Is It Worth Photographing Popular or Classic Scenes?

Hop on Instagram and search for any popular location, and you will find thousands upon thousands of very similar photos, so much so that you might wonder if there is ever a point in spending the time, money, and effort it takes to shoot such places. This thought-provoking video discusses whether it is worth photographing the classic scenes or if you should spend your time and energy trying to be more creative in other places.

Coming to you from Chris Sale, this great video discusses whether it is worth photographing classic scenes or not. Personally, I think it can be worth photographing such scenes as long as you adjust your expectations of what will come from the images. When I went to Paris back in 2013, I took a ton of gear with me and lugged it around the city because it was a once-in-a-lifetime opportunity for me. I took all the obvious tourist photos: the Eiffel Tower, the Arc de Triomphe, etc. My images were certainly nothing special compared to the millions of similar photos out there, but the experience of having shot them and having those memories is special to me. Check out the video above for Sale's full thoughts. 

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David Pavlich's picture

So we should leave our cameras home when we visit the Grand Canyon or the Golden Gate Bridge or The Arches? That's just silly. Most of us can't afford to travel to the uncharted areas to photograph rare scenes. Sure, if I had a boatload of extra dinars, I'd find some out of the way places, but that's not in the budget.

So I'm relegated to shooting what I can drive to in a few hours and I'm here to tell you, it's all been photographed before.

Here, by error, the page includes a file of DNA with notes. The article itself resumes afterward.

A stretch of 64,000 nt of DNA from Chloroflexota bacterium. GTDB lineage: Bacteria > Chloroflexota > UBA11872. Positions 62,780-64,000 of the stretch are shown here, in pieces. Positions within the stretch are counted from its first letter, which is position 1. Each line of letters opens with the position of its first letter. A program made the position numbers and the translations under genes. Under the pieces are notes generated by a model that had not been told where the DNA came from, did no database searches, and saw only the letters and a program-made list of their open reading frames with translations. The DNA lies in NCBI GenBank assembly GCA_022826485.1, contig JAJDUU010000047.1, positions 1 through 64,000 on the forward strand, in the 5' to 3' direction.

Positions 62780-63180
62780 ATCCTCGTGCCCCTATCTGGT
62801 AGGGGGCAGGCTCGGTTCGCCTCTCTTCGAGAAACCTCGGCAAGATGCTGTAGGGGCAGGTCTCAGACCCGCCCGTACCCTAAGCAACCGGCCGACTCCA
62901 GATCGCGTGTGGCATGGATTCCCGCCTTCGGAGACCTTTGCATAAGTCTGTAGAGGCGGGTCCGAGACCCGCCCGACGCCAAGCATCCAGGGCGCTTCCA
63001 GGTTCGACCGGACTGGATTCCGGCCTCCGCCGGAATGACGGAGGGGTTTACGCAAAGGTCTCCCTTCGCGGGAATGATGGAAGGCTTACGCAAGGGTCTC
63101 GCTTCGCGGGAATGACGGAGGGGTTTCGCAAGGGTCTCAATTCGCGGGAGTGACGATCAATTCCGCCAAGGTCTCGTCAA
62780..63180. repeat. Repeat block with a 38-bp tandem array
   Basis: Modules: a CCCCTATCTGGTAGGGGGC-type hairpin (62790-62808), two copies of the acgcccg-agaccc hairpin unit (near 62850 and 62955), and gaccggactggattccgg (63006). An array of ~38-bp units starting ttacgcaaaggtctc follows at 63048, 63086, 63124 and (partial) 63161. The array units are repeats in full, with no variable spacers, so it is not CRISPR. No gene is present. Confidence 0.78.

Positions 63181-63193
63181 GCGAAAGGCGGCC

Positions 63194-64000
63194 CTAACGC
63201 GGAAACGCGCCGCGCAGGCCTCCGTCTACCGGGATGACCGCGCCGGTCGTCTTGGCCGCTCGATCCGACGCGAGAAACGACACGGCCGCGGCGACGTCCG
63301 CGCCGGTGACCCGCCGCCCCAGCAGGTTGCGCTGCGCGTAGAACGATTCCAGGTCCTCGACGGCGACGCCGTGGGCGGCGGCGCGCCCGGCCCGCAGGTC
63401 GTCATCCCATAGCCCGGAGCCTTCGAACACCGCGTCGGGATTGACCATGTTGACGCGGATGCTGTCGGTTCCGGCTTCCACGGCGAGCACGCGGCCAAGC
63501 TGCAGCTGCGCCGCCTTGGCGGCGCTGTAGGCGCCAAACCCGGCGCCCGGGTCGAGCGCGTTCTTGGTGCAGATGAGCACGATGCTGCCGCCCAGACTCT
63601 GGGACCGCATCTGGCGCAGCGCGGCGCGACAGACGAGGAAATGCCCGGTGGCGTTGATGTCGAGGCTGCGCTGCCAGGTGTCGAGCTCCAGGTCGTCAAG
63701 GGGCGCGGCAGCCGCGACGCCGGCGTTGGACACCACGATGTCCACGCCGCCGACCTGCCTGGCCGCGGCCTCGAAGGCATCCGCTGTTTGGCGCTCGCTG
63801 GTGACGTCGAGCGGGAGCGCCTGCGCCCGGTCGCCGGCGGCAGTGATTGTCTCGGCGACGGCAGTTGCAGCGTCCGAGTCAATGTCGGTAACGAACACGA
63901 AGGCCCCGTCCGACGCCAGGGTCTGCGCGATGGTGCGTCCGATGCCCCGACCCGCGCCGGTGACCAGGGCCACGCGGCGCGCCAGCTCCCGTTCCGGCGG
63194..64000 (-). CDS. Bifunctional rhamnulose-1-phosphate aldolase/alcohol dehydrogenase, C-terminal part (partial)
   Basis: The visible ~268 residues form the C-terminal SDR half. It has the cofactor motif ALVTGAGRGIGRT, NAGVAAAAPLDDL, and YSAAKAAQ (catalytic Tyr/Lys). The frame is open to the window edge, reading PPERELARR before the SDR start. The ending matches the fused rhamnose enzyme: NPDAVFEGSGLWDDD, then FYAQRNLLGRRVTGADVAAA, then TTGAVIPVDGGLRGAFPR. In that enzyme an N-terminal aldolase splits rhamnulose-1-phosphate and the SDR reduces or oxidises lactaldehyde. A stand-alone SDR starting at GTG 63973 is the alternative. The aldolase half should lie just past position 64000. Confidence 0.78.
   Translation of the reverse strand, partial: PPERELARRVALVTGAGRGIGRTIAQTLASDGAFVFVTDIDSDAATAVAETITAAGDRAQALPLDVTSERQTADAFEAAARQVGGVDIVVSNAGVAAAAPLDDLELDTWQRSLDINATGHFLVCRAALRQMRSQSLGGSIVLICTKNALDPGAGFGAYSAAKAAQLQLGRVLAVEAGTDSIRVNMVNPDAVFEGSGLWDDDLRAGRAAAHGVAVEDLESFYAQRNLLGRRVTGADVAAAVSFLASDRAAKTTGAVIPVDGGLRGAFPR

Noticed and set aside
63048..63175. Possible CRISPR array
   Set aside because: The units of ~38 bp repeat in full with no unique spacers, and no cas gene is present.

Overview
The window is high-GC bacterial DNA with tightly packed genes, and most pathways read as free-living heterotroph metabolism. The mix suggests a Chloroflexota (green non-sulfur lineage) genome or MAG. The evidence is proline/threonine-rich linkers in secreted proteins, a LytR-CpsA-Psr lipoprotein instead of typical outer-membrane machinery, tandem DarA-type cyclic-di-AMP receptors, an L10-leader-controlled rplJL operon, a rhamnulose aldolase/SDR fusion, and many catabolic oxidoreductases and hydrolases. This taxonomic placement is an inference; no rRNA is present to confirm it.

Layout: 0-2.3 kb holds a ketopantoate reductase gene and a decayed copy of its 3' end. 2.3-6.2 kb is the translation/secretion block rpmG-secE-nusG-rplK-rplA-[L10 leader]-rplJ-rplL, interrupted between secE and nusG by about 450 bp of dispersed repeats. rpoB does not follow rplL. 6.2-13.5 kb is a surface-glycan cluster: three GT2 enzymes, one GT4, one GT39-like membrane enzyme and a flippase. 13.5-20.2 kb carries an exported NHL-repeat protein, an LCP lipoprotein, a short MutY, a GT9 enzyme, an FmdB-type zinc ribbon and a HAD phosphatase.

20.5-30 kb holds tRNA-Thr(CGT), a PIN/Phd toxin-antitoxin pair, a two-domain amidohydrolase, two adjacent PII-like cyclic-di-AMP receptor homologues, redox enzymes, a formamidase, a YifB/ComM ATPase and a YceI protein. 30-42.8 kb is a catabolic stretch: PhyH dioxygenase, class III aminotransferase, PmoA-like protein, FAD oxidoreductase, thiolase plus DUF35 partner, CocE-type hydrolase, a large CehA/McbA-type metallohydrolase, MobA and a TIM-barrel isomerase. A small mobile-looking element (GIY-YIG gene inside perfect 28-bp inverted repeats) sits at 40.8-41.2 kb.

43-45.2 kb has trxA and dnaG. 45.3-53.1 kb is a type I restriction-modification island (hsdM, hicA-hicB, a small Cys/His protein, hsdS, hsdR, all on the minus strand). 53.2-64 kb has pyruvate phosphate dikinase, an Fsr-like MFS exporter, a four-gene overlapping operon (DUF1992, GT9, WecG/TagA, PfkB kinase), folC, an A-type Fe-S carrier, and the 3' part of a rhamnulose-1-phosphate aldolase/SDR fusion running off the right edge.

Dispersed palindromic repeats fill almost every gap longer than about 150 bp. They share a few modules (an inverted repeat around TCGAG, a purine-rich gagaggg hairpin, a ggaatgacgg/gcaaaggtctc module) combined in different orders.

derek j's picture

some of us like taking and having our own pictures, without caring what others have done

jim hughes's picture

I'm talking to a concrete contractor and a landscape guy. Our plan is to create a national chain of replicas of Antelope Canyon. For a $5 admission, any photographer can get the photo of a lifetime.

Charles Mercier's picture

Yes. Then you can compare your photos to the greatest ones to show yourself where you stand. Take it as a challenge!

But we should all know that great photos are all about time and timing, so my answer is not etched in stone.


I have to say that I like the third picture in non-classic form better. Thanks for the video.

Mark Houston's picture

Shoot happy...

John Ellingson's picture

I used to find myself taking the same photograph taken thousands and thousands of times before. Sure the scene is beautiful and we like beauty. I've been taking photographs for about 70 or my 78 years. I'm still learning. However, when I either plan a shoot for a sight with famous scenes in I ask my self if I have anything to contribute to the work done by others before me? My answer is almost always no. My recent visits to the Grand Canyon have been to try and photograph all of the beauty that others may have missed. There will be details overlooked. My recent trips to the canyon have not been done to look down into the canyon, but closer to my feet or even looking away from the canyon. I have found wonderful wildlife, etc. that I had previously missed on the many previous trips.

Timothy Gasper's picture

It's always worth photographing these places. If not just yourself. In addition to shooting the same-old same-old, look for new angles, tighten up a scene, isolate, etc, etc. Look for something out of the ordinary or even create something. These places are here for a reason. To awaken our senses and touch our hearts and souls and also that they might open up our minds to see something new, something beyond what is initially there. That is a part of their inspiration, a hint to us to 'find something'.